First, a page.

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For lesbian-feminist filmmaker Barbara Hammer, “making up” lost queer history in the absence of conventional archives is a material and embodied process seen in her experimental documentary Nitrate Kisses (1992). This film centres around different queer couples portraying various erotic, physical and sexual acts. Each of these acts are aligned with voice-over interviews and visual archival ephemera detailing particular historical traumas, including the AIDS crisis and the erasure of lesbian experiences from life narratives of Holocaust survivors. I argue that the body and various erotic acts in Nitrate Kisses become sites of consciousness and cognition employed in the recovery of traumatic memory. As I explore, it is physical touch—sexual and erotic touch in particular—that acts as a conduit for accessing lost or purposefully invisibilized archival knowledge. Employing Elizabeth Freeman’s erotohistoriography, I argue that sex and other forms of physical touch in Hammer’s film become a method of remembering historical injustices, making them visible through an embodied queer-feminist archival practice in order for the viewer to bear witness to trauma that has shaped queer cultural memory.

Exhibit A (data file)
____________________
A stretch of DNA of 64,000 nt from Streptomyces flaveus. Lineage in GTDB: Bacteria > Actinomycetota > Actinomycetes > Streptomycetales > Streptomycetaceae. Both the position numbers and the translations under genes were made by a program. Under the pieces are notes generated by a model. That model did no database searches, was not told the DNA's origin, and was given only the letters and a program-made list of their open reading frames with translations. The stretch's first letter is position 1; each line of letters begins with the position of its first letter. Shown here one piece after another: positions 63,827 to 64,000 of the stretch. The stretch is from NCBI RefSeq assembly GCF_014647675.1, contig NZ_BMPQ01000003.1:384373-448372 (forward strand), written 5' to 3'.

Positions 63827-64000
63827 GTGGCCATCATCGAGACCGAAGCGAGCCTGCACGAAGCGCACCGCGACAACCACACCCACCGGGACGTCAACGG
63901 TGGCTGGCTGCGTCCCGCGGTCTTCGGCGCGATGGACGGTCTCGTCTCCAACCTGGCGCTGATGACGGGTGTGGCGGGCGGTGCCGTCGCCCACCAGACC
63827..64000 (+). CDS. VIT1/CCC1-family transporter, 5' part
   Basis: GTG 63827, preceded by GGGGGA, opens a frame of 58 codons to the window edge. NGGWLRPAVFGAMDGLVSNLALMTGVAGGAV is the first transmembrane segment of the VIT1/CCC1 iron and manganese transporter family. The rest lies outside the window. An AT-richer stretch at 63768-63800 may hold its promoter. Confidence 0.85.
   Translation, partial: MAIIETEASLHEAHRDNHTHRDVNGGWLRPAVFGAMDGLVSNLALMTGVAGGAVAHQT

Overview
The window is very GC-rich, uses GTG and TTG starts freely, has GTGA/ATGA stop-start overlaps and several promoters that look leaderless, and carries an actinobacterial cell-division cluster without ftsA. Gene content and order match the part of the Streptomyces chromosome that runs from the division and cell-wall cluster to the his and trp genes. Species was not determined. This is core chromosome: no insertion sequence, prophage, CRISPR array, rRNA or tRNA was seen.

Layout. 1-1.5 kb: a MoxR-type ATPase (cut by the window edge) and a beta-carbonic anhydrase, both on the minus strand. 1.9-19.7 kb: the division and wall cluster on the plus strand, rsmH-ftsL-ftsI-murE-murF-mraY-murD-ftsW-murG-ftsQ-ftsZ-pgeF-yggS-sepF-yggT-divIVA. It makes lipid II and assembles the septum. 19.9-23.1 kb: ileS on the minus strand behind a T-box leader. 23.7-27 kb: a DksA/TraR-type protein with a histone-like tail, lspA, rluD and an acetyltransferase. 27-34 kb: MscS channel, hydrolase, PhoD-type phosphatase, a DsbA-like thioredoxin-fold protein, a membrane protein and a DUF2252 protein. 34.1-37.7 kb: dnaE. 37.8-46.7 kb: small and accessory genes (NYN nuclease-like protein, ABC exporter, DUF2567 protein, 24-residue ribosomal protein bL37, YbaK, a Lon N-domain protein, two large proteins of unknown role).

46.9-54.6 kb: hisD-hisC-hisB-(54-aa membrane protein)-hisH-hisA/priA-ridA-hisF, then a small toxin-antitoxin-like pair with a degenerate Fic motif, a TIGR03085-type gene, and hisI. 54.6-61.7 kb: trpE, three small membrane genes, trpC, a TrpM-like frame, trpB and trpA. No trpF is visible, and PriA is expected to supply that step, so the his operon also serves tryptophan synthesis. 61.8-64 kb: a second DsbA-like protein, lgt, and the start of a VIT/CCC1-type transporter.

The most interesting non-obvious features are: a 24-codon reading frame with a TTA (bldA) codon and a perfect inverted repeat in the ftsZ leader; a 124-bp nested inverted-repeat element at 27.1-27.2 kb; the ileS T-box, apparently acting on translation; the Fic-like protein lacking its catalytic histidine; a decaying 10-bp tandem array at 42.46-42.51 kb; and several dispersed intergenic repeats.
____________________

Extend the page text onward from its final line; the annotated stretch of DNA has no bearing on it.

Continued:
This article contains images of nudity and sexual behaviour.
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